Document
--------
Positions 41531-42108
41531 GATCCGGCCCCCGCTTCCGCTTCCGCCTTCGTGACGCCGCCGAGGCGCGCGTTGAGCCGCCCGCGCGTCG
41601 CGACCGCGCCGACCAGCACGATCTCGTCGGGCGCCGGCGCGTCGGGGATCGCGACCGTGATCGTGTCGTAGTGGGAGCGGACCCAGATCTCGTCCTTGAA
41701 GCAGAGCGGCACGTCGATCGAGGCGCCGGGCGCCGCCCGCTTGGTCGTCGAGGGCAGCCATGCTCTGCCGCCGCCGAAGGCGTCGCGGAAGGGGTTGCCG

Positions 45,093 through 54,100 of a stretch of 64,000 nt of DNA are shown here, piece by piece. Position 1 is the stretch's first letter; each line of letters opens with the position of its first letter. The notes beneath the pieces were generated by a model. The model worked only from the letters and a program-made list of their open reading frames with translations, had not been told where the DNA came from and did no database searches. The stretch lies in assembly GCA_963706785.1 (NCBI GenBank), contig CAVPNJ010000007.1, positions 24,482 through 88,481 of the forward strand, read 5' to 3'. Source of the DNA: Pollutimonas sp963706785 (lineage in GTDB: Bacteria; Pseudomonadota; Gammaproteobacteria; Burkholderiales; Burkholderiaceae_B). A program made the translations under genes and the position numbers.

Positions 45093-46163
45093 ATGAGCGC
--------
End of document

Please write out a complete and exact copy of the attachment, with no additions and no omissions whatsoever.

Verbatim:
Positions 41531-42108
41531 GATCCGGCCCCCGCTTCCGCTTCCGCCTTCGTGACGCCGCCGAGGCGCGCGTTGAGCCGCCCGCGCGTCG
41601 CGACCGCGCCGACCAGCACGATCTCGTCGGGCGCCGGCGCGTCGGGGATCGCGACCGTGATCGTGTCGTAGTGGGAGCGGACCCAGATCTCGTCCTTGAA
41701 GCAGAGCGGCACGTCGATCGAGGCGCCGGGCGCCGCCCGCTTGGTCGTCGAGGGCAGCCATGCTCTGCCGCCGCCGAAGGCGTCGCGGAAGGGGTTGCCG

Positions 45,093 through 54,100 of a stretch of 64,000 nt of DNA are shown here, piece by piece. Position 1 is the stretch's first letter; each line of letters opens with the position of its first letter. The notes beneath the pieces were generated by a model. The model worked only from the letters and a program-made list of their open reading frames with translations, had not been told where the DNA came from and did no database searches. The stretch lies in assembly GCA_963706785.1 (NCBI GenBank), contig CAVPNJ010000007.1, positions 24,482 through 88,481 of the forward strand, read 5' to 3'. Source of the DNA: Pollutimonas sp963706785 (lineage in GTDB: Bacteria; Pseudomonadota; Gammaproteobacteria; Burkholderiales; Burkholderiaceae_B). A program made the translations under genes and the position numbers.

Positions 45093-46163
45093 ATGAGCGC